First use of currency/investment guidance

As my colleague Graham Barnes points out, the issue of how currency should be introduced into the economy is key to economic and social stability. We don’t want to end up replicating the power inequalities and rocky investments that we already have.

As implied above, the line that most speakers took on this was that a central bank digital currency would either complement or completely replace existing bank deposits. This would be different from the current system of letting banks decide how much money to create and for whom, and it would also give people the option to put their money where it is completely safe. (They could also opt to leave their money in the bank, where it wouldn’t be safe, but it might generate more interest.) A couple of participants also mentioned the idea of directly distributing central bank money per-capita (“helicopter money’). This could be done in the event of a crisis, but it wouldn’t necessarily require that.

I was sorry to miss the presentation of Edgar Wortmann, a Dutch lawyer, as he went into some detail on how the transition to debt-free money could take place (and made the interesting argument that this needn’t be done by central banks, but could be taken on instead by a new European authority.) His paper is here.

As far as steering investment goes, programmes such as Cap and Share (advocated by members of Feasta’s climate group) would help to ensure that money was spent in a way that was constructive and automatically took biosphere limits into account. ‘Robin Hood’-type taxes would very likely help too.


The conference reinforced my impression that it would have been more appropriate to put the European Central Bank building down-river from the other Frankfurt skyscrapers, rather than up-river.

European Central Bank. Nice playground in front, but is the bank disappearing into the mist?

Central banks are supposed to set monetary policy, but in reality, they’re scrambling to cope with monetary ‘policies’ that are being determined, in a reckless manner, by the private banks and the overall financial industry, and which are having all sorts of destabilising and dangerous effects, with ramifications going way, way beyond the world of finance. The apparently total incomprehension of the system on the part of some central bankers doesn’t help.

The morning after the conference I took part in an enjoyable brunch with members of the International Movement for Monetary Reform at a café near the ECB, by the riverbank. The windows of the café looked onto the river, rather than the ECB building. This made me reflect on the fact that the Main’s impact on Frankfurt has actually dwarfed that of the big skyscraper nearby or the other skyscrapers further down-stream.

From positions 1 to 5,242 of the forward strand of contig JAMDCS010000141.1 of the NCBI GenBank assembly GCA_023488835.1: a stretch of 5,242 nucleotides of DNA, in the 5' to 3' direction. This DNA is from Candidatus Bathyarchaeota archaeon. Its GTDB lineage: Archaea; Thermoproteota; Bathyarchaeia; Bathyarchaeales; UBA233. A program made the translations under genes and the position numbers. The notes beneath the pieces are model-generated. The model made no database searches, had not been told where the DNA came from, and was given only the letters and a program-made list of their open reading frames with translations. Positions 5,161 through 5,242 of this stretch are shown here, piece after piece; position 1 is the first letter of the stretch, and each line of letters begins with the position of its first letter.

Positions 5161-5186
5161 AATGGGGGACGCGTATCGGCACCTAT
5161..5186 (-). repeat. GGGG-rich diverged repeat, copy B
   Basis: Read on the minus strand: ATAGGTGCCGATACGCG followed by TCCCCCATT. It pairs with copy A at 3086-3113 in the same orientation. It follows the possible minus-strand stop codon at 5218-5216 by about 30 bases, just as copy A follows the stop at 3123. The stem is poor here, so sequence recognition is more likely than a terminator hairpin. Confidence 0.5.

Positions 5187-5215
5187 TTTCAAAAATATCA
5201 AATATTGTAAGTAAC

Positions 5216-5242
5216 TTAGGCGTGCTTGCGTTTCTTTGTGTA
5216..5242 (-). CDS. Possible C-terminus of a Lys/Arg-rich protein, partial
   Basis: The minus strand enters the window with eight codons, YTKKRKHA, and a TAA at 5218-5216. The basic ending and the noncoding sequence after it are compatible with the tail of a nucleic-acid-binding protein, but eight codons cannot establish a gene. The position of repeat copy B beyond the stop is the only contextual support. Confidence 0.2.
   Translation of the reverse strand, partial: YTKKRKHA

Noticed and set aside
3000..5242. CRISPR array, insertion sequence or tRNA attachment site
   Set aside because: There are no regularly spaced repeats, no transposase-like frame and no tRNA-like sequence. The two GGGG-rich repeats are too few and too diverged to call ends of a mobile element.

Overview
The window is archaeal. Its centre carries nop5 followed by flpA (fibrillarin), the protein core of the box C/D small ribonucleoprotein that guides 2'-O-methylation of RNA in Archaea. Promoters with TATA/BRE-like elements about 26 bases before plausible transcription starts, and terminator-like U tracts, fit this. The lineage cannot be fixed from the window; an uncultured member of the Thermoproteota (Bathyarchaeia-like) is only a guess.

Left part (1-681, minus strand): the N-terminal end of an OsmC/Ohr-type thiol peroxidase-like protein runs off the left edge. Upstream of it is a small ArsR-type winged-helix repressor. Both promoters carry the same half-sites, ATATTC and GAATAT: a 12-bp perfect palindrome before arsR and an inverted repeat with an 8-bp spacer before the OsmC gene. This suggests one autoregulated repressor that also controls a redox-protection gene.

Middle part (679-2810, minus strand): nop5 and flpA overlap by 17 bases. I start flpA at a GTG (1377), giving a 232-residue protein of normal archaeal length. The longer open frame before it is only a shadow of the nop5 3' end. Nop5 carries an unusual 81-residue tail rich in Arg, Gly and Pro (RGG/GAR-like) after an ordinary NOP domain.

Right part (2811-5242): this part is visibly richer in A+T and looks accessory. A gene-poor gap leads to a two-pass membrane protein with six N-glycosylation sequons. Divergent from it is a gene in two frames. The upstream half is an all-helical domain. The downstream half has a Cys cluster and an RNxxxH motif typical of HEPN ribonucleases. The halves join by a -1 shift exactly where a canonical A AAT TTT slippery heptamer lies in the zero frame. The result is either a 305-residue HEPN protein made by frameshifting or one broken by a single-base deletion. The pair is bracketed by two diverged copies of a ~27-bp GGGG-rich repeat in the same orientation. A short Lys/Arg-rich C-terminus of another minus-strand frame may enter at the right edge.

It’s only because of that river that Frankfurt exists at all, and in the years to come we’re all going to be made intensely aware of our dependency on water – both as a component of life, and as a means of transport – and on the other necessities that the biosphere provides for us.

While many of the conference attendees, including some of the Positive Money activists, talked about incremental change and the need to introduce reforms gradually, the environmental crises we’re facing have put me in a tearing hurry.

Bank runs can be nasty, yes – but not leaving a habitable planet to our children is considerably nastier.

The sooner we adjust our cultural and economic assumptions so that they fit in better with that reality, the better for us all.

Note: information about the conference and links to many of the papers are here (to see the papers, click on ‘agenda’). The conference was filmed and the videos will be made available on Youtube.

Featured image: postcard of the Eiserner Steg, unknown author, 1914.

Disclaimer: Feasta is a forum for exchanging ideas. By posting on its site Feasta agrees that the ideas expressed by authors are worthy of consideration. However, there is no one 'Feasta line'. The views of the article do not necessarily represent the views of all Feasta members.


About the author

Caroline Whyte has been involved with Feasta since 2002. She studied ecological economics at Mälardalen University in Sweden, writing a masters thesis on the relationship between central banking and sustainability. She contributed to Feasta's books Fleeing Vesuvius and Sharing for Survival. Along with four other Feasta climate group members she helped to launch the CapGlobalCarbon initative at the COP-21 summit in Paris in December 2015. In February 2017 she participated in the World Basic Income conference in Manchester, discussing the potential for climate action to contribute to reducing poverty and inequality worldwide. She lives in central France, from where she edits the Feasta website.